The number of people in the country who exercise on a regular basis rose last year to 55.8 percent of the population from 51.5 percent in 2007, a survey by the Bureau of Health Promotion (BHP) found, officials said yesterday.
The survey of 16,901 people aged 18 and older sought to determine the health behavior of Taiwanese, said Tsai Chun-yu (蔡春瑜), a BHP section chief.
Some 55.8 percent of the respondents said they had exercised in the two weeks previous to the survey, Tsai said, for 68 minutes a day, 3.6 days a week on average.
However, the remaining 44 percent of the respondents had no exercise regimen, the poll found.
The results of a 2005 survey found that walking was the most popular exercise, with 42 percent of respondents saying this was their preferred exercise, Tsai said.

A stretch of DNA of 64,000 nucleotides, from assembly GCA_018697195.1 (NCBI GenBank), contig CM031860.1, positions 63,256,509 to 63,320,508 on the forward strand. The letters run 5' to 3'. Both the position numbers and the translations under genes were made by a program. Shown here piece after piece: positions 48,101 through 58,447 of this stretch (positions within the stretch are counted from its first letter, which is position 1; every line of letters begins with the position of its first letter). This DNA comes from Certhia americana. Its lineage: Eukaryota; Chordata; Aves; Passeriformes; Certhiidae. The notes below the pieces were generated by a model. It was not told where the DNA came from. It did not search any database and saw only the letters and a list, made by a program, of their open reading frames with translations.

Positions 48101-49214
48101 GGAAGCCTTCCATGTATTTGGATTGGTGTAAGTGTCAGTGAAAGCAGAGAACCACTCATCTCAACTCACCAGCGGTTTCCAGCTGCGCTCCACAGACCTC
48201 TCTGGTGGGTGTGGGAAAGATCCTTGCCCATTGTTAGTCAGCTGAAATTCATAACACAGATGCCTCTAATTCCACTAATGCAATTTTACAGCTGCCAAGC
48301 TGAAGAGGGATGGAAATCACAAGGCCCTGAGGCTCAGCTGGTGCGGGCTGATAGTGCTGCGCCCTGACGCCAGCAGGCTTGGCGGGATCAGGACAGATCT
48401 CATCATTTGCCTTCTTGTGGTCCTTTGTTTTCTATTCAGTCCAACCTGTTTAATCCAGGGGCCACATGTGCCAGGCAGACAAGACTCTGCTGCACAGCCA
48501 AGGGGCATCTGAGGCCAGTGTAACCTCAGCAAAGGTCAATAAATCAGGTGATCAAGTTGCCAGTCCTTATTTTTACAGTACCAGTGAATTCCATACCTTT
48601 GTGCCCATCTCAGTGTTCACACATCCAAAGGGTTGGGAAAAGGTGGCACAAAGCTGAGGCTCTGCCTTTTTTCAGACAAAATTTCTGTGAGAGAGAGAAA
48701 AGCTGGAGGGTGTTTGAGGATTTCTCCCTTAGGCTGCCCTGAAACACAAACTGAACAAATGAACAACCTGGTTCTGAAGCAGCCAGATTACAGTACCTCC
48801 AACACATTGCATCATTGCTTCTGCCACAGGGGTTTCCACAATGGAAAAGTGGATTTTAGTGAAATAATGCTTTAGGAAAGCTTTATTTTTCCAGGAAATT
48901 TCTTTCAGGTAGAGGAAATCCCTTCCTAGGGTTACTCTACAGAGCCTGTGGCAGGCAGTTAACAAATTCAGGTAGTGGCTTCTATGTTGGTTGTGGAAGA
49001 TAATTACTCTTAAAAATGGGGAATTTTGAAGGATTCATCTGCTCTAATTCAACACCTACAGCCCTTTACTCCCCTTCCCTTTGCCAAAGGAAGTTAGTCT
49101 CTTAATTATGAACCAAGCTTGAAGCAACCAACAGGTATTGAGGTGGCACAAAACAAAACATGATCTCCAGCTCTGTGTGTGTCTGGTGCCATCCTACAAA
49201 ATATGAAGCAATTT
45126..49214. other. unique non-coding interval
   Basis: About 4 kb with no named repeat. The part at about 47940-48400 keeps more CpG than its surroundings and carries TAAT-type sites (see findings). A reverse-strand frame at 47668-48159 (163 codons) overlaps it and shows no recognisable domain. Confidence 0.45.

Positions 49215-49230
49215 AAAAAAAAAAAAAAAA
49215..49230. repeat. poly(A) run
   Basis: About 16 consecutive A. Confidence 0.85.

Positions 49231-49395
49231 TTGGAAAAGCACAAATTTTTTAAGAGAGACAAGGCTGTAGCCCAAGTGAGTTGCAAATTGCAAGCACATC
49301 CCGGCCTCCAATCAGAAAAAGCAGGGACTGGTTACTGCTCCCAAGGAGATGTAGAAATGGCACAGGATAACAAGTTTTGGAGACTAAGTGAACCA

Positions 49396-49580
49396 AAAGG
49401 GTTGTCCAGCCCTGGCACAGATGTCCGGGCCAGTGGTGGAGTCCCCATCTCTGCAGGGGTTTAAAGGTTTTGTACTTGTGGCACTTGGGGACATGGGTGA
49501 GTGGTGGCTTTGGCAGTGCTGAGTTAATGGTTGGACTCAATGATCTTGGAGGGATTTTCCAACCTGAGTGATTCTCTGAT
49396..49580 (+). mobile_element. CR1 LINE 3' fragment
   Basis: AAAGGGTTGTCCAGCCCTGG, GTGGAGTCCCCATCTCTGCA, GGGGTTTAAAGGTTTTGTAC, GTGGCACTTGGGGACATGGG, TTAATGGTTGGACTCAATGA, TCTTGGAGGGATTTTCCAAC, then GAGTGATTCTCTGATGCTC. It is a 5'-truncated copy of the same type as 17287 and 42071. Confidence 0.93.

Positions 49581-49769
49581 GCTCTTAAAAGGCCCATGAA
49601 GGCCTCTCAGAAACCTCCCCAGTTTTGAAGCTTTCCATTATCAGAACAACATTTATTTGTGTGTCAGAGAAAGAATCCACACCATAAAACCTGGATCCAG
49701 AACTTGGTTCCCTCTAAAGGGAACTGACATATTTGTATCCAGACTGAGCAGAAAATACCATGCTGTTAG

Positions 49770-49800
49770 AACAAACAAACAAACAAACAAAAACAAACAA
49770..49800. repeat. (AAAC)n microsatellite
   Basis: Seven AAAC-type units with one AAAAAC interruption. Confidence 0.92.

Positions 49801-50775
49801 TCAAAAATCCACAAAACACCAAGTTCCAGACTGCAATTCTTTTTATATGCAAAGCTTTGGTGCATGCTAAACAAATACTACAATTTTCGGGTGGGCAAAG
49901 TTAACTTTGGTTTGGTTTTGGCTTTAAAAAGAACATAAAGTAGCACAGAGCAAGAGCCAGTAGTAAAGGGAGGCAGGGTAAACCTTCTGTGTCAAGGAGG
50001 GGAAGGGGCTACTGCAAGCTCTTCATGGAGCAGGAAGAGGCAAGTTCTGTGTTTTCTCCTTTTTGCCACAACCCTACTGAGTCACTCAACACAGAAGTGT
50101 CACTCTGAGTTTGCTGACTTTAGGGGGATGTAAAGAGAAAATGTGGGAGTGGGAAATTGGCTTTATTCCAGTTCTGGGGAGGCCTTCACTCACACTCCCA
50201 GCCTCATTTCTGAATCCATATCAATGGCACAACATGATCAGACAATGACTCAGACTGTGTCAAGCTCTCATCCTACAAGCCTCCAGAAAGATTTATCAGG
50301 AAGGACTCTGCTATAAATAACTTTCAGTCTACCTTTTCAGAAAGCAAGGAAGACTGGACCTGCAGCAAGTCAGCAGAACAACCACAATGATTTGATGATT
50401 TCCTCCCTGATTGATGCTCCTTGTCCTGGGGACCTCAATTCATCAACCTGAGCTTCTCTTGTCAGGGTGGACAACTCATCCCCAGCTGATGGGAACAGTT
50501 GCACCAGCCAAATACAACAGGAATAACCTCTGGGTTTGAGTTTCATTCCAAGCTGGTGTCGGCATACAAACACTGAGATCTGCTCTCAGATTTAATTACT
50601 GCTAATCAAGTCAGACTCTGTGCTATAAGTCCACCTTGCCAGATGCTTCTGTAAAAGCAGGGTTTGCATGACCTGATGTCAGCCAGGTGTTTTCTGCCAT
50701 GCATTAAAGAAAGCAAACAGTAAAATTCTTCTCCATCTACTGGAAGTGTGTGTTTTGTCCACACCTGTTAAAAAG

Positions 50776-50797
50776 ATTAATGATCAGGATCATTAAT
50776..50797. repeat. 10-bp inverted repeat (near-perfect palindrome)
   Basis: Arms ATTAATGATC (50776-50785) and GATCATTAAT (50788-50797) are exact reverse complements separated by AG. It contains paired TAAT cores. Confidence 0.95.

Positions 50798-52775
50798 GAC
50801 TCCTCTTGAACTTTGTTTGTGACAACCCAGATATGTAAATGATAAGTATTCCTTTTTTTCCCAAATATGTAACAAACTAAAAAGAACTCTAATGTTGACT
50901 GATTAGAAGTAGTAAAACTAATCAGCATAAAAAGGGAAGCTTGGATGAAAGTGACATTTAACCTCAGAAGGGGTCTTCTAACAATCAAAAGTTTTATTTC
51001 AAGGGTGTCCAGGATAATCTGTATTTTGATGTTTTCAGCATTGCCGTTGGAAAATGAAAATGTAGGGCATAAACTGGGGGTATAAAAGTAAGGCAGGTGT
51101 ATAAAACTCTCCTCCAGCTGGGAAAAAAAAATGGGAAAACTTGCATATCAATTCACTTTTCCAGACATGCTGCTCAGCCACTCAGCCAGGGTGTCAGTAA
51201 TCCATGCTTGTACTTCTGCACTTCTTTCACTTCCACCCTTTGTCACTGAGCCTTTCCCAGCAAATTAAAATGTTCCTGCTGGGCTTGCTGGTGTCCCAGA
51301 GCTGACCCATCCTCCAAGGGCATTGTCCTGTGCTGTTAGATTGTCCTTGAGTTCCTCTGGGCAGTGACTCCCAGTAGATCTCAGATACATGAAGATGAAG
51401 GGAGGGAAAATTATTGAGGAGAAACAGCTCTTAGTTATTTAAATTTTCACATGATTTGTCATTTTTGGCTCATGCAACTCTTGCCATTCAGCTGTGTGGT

Jogging was favored by 17 percent of the respondents, hiking by 12 percent, calisthenics by 10 percent and cycling by 9.38 percent, she said.
Based on those figures, it was estimated that at least 950,000 people rode bikes for exercise, she said.
For a woman who weighs 55kg, cycling for 60 minutes can burn 155 calories to 247 calories, depending on the speed the cyclist travels at, she said.
With cycling becoming increasingly popular, the bureau reminded the public of the importance of wearing helmets when cycling.